Diabetes – What is Diabetes?
Diabetes is a serious disease that affects millions of people every year. It occurs when your body isn’t producing enough insulin, or it’s unable to utilize the insulin it does have effectively.
Exercise, diet and medication can all help in preventing or delaying the onset of the disease. It is also crucial to know the symptoms, so you can determine whether there is a problem and seek treatment.
What is diabetes?
Diabetes is a chronic health issue (long-lasting), which alters the way your body converts food into energy. It happens when your pancreas stops making enough insulin, or fails to use it as effectively as it should.
Insulin is the hormone that aids your body absorb and use glucose, also known as sugar. People with type 2 diabetes don’t make enough insulin or their bodies don’t make it work properly.
The blood sugar levels increase over time in both kinds of diabetes. This can cause problems with the eyes, feet, and kidneys. It could also harm your brain and heart arteries.
Type 1 diabetes
Type 1 diabetes is caused by an autoimmune reaction which means that your immune system attacks pancreatic cells that produce insulin and destroys them. This process can last for several months or even years until it leads to the absence of insulin completely.
People with type 1 diabetes require insulin every day. They must also monitor their blood sugar levels and adjust their insulin, food and levels of activity to keep their blood sugar in the healthy range.
Type 2 diabetes
If you suffer from type 2 diabetes your body isn’t making the insulin it needs to. Insulin is a hormone which helps your cells take blood sugar (glucose) out of your blood and into your cells where it can be used to create energy.
Type 2 diabetics need to exercise and follow a healthy diet. They also may need to take medicine to control their blood sugar levels.
Women with diabetes are afflicted with symptoms
Diabetes is a chronic illness that affects people of all races and ethnic groups, ages, and genders. However women are at a higher risk than males.
Women with diabetes are at a greater risk likelihood of developing complications than men, including heart disease (the most frequent complication of diabetes) and vision loss.
One of the early warning signs of diabetes in women is increased thirst and urine, a condition known as polydipsia. This is because diabetes can result in excess sugar accumulation in your bloodstream and kidneys are unable to filter it out.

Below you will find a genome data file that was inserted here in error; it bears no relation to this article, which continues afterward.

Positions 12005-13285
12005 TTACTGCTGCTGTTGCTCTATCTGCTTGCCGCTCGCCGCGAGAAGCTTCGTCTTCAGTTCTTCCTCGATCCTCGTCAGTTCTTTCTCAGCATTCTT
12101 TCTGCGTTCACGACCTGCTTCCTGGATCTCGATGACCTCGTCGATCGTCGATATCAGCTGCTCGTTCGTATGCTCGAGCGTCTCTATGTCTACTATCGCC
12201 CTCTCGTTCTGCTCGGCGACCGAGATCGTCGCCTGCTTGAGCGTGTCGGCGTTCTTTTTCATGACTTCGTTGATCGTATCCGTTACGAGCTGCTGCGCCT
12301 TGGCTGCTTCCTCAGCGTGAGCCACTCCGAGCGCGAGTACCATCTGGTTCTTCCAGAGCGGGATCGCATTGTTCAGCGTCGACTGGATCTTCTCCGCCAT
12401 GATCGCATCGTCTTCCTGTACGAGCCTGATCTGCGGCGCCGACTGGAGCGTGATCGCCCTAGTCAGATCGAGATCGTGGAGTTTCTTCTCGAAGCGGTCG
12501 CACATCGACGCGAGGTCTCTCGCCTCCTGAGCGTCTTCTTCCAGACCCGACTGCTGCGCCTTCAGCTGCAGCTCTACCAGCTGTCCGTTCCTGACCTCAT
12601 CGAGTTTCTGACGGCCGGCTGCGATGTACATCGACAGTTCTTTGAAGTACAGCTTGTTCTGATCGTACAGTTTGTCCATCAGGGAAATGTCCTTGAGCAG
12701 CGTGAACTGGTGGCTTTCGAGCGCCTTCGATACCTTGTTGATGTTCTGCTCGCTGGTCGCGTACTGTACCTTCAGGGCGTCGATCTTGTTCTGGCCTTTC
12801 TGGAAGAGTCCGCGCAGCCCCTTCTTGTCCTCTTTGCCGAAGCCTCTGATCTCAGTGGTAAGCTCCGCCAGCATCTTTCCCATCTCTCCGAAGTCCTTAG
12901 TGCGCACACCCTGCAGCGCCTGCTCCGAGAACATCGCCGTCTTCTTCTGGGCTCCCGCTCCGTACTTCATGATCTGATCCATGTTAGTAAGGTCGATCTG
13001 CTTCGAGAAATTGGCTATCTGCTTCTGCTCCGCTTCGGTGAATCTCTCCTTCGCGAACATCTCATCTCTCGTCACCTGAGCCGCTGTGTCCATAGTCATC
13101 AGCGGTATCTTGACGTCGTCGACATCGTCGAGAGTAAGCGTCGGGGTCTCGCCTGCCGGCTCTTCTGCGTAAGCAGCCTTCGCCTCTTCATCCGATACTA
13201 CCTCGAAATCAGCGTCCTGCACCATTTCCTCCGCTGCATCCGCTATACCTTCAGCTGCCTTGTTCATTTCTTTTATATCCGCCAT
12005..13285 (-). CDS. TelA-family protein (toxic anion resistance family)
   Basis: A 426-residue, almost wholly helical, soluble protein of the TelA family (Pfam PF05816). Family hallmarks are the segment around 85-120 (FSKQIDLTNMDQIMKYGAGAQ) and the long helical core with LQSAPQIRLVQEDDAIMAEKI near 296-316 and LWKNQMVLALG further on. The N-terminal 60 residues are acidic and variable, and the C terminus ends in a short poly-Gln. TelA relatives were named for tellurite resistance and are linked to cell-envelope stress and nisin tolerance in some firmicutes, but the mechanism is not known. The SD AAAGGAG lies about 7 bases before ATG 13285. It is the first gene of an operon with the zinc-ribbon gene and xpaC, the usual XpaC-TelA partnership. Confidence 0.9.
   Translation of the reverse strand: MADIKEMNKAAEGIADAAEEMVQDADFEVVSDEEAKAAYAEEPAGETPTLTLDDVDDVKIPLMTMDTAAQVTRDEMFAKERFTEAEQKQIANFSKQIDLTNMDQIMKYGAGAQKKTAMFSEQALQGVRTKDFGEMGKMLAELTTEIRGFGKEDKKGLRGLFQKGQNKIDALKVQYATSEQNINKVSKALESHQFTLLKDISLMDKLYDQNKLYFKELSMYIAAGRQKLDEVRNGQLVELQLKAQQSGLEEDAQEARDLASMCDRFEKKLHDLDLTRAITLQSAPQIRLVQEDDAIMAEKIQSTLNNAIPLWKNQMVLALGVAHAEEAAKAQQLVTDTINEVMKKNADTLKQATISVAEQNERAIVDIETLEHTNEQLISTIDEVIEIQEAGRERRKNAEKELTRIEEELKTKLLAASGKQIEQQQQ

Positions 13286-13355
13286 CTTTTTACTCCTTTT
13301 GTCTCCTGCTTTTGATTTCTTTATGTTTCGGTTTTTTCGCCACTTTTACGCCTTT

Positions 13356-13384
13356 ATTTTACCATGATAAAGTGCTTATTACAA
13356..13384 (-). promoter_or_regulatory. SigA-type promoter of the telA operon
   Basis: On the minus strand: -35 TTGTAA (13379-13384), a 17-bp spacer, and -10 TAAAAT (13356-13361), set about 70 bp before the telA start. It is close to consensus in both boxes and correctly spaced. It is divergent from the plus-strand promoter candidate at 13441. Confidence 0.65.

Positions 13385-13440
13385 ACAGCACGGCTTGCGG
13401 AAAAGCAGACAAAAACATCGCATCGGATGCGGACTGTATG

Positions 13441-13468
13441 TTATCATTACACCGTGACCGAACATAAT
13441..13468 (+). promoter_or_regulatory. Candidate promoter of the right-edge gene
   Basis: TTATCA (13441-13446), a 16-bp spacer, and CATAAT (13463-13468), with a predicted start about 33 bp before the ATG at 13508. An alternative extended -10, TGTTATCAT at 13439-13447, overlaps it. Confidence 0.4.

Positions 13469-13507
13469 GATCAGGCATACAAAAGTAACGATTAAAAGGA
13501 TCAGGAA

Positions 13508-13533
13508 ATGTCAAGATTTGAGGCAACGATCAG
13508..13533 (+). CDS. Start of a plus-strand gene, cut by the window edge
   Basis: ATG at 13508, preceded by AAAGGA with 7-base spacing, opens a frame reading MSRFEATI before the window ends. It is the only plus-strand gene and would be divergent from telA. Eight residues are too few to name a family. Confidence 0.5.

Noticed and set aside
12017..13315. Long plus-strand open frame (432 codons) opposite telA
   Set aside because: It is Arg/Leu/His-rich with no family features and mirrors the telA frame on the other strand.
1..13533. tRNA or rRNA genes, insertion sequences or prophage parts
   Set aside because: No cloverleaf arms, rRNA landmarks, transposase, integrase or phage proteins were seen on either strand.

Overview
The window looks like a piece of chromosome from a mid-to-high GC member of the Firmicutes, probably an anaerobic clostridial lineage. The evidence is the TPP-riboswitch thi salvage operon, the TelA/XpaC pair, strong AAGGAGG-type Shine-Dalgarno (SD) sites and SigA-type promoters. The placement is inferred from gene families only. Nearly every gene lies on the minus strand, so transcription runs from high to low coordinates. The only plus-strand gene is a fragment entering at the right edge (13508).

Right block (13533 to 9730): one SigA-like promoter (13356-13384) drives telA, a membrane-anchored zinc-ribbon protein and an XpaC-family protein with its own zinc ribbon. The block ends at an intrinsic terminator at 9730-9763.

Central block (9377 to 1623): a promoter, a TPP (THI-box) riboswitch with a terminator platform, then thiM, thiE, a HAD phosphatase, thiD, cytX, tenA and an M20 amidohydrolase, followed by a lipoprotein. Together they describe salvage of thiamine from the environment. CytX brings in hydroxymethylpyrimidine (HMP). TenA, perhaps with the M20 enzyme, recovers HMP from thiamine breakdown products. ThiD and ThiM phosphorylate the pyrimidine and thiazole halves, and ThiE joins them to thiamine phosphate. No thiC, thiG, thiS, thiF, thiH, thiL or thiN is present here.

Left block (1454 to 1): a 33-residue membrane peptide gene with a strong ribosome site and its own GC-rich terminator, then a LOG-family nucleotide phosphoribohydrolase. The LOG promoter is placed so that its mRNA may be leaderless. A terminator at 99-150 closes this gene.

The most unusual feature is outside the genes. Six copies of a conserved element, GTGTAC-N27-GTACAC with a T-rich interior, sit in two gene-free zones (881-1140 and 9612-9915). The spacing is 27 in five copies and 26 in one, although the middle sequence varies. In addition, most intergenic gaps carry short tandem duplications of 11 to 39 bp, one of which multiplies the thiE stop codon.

The signs of diabetes in men
In the case of diabetes it is when cells are unable make use of blood sugar (glucose) to generate energy. This is typically because the pancreas stops producing enough insulin.
This leads to high blood sugar levels. Your body will then attempt to lower the levels by flushing the excess glucose in your bloodstream via urine.
Patients with diabetes typically have a thirsty feeling and must drink large amounts of fluids, up to four liters a day.
Men may be able to experience weight loss too as their bodies break down muscle for energy, instead of fat. This is because their blood sugar levels are high for long periods.
A healthy diet for diabetes is a crucial aspect of managing the condition. It can help you control blood sugar levels control weight and reduce the risk factors that can lead to heart disease.
You should include whole foods in your diet, such as fruits, vegetables and whole grains. Also, dairy products that are low in fat products and legumes are excellent choices. It should be free of saturated fats and sugars as well as added sugars (unhealthy).
You might need to limit your consumption of beverages sweetened with sugar. These drinks are often high in sugar which can cause blood sugar levels to rise.
Your doctor may recommend diabetes medication to keep your blood glucose (blood sugar) levels in an acceptable range. These medications are typically combined with lifestyle changes, such as eating habits and exercise to manage your diabetes.
If your blood sugar levels aren’t well managed on one medication another medicine could be added. Your doctor will work with you to choose the best medication to meet your needs and preferences.
Newer medications such as glucagon-like receptor agonists for peptide-1 as well as sodium-glucose cotransporter-2 inhibitors reduce blood sugar levels, have kidney and cardiovascular benefits and lower the risk of complications. They are also useful for weight loss and come in both tablet and injection forms.